RSA on the JVM

By Moritz Kammerer's Personal Blog

This post shows how to work with RSA on the JVM with the Java language. We’re gonna:

  • Generate two keypairs (one for alice, one for bob)
  • Save these keypairs to a file and load them again
  • Send a message from alice to bob using a hybrid encryption scheme with confidentiality and authenticity

First, let’s generate the key pairs:

private KeyPair generateKeyPair() { KeyPairGenerator keyPairGenerator = KeyPairGenerator.getInstance("RSA"); keyPairGenerator.initialize(2048); // bits
 return keyPairGenerator.generateKeyPair();
}

Note that we use RSA keys with 2048 bit size. If you’re paranoid, you can set this to 4096 (see this Wikipedia site for recommendations).

KeyPair alice = generateKeyPair();
KeyPair bob = generateKeyPair();

Let’s add some methods to save these keys for later use:

private void savePrivateKey(Path file, PrivateKey privateKey) { // Saves the private key encoded in PKCS #8
 PKCS8EncodedKeySpec privateSpec = new PKCS8EncodedKeySpec(privateKey.getEncoded()); Files.write(file, privateSpec.getEncoded());
}

This method will save the RSA private key in a format called PKCS #8. Note that we don’t use the PEM encoding here (stuff starting with -----BEGIN ...), we just save the binary representation.

And here’s the method to save the public key:

private void savePublicKey(Path file, PublicKey publicKey) { // Saves the public key encoded in X.509
 X509EncodedKeySpec publicSpec = new X509EncodedKeySpec(publicKey.getEncoded()); Files.write(file, publicSpec.getEncoded());
}

The public key is stored in a format called X.509.

Now we can use these to store the private and public keys from alice and bob:

savePrivateKey(Paths.get("alice.private"), alice.getPrivate());
savePublicKey(Paths.get("alice.public"), alice.getPublic()); savePrivateKey(Paths.get("bob.private"), bob.getPrivate());
savePublicKey(Paths.get("bob.public"), bob.getPublic());

As we can now save private and public keys in files, methods to load them back from the files would be great:

private PrivateKey loadPrivateKey(Path file) { byte[] privateKey = Files.readAllBytes(file); KeyFactory keyFactory = KeyFactory.getInstance("RSA"); // Expects the private key encoded in PKCS #8
 return keyFactory.generatePrivate(new PKCS8EncodedKeySpec(privateKey));
}

This will load the private key from the given file. The file needs to be encoded in PKCS #8 format.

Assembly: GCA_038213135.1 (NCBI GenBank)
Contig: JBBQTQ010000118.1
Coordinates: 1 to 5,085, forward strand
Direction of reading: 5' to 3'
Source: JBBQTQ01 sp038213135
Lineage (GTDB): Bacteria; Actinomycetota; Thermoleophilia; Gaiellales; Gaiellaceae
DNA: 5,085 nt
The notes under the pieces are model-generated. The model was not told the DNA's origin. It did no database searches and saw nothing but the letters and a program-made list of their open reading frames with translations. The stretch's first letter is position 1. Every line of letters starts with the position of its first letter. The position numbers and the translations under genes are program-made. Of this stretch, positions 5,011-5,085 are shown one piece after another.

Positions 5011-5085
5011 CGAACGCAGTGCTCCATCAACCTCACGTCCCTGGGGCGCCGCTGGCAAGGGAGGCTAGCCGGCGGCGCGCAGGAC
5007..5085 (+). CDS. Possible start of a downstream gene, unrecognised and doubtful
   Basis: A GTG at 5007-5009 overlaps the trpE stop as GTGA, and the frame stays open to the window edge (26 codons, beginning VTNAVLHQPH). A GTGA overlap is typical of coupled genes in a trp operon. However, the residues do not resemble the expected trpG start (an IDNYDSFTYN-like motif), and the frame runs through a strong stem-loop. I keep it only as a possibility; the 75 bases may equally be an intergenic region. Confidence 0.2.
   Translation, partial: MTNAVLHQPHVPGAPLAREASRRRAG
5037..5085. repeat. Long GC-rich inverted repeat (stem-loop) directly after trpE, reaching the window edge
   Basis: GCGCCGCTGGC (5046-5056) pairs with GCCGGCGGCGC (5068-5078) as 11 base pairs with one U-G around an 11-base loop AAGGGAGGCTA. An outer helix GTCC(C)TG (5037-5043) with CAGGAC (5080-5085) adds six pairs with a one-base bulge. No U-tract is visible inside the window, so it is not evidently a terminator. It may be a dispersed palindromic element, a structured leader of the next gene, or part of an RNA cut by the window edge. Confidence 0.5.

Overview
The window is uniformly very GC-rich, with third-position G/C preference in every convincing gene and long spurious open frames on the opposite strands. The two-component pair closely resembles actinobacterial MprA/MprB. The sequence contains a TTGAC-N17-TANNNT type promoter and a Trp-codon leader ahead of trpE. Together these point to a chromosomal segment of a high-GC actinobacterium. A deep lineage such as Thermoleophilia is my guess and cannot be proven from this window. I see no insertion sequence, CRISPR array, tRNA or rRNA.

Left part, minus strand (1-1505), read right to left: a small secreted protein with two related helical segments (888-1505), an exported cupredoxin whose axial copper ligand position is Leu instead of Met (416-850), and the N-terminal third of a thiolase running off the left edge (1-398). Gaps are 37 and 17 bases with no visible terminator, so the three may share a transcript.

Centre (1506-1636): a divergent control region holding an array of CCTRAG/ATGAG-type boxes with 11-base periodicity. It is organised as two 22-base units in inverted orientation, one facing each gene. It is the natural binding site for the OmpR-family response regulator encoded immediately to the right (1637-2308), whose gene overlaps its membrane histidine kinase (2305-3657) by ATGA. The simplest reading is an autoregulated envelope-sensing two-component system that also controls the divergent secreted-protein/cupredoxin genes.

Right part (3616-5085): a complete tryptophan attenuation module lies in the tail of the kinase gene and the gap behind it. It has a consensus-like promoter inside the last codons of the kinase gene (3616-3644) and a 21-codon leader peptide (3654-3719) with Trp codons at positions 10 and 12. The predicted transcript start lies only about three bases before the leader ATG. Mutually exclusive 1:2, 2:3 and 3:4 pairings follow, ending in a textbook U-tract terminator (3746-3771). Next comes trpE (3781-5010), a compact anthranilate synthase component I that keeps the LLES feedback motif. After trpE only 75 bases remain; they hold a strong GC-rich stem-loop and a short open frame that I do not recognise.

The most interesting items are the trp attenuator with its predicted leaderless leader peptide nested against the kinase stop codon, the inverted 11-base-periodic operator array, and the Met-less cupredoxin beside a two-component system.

private PublicKey loadPublicKey(Path file) { byte[] publicKey = Files.readAllBytes(file); KeyFactory keyFactory = KeyFactory.getInstance("RSA"); // Expects the public key encoded in X.509
 return keyFactory.generatePublic(new X509EncodedKeySpec(publicKey));
}

This method will load the public key from the given file. The file needs to be encoded in X.509 format.

Now we can use these methods to load the keys from the file again:

alice = new KeyPair( loadPublicKey(Paths.get("alice.public")), loadPrivateKey(Paths.get("alice.private"))
); bob = new KeyPair( loadPublicKey(Paths.get("bob.public")), loadPrivateKey(Paths.get("bob.private"))
); 

Great. Now we can start to encrypt data. We will use a hybrid encryption scheme: first, we generate an AES 256 bit session key. With this session key, we will AES/GCM encrypt the secret message. Then we will encrypt this session key with the RSA public key of the receiver. We do this as RSA has some limitations:

First, it’s really slow, AES is much faster. Second, RSA can only encrypt data which is smaller than the key size (2048 bits in our example). As our AES session key is only 256 bit, the slowness and data limitation of RSA doesn’t matter.

First, let’s generate a random session key:

private byte[] generateSessionKey() { byte[] sessionKey = new byte[256 / 8]; // 256 bits
 new SecureRandom().nextBytes(sessionKey); return sessionKey;
}

Second, we need a method to encrypt data with AES/GCM:

private byte[] encryptWithAES(byte[] data, byte[] sessionKey) { Cipher cipher = Cipher.getInstance("AES/GCM/NoPadding"); Key keySpec = new SecretKeySpec(sessionKey, "AES"); // 128 is the size of the authentication tag in bits. 128 is the maximum.
 // Nonce is always 96 bit long. We use 0 as nonce here, as we generate a new session key each time. Reusing a nonce
 // is only fatal when the key is the same.
 GCMParameterSpec gcmSpec = new GCMParameterSpec(128, new byte[96 / 8]); cipher.init(Cipher.ENCRYPT_MODE, keySpec, gcmSpec); return cipher.doFinal(data);
}

This method will encrypt the given data with the given session key.

Now we can use these two methods to encrypt some data with a generated session key:

byte[] sessionKey = generateSessionKey(); String data = "Dear Bob, this is my very secret message, only for your eyes.";
byte[] aesEncrypted = encryptWithAES(data.getBytes(StandardCharsets.UTF_8), sessionKey);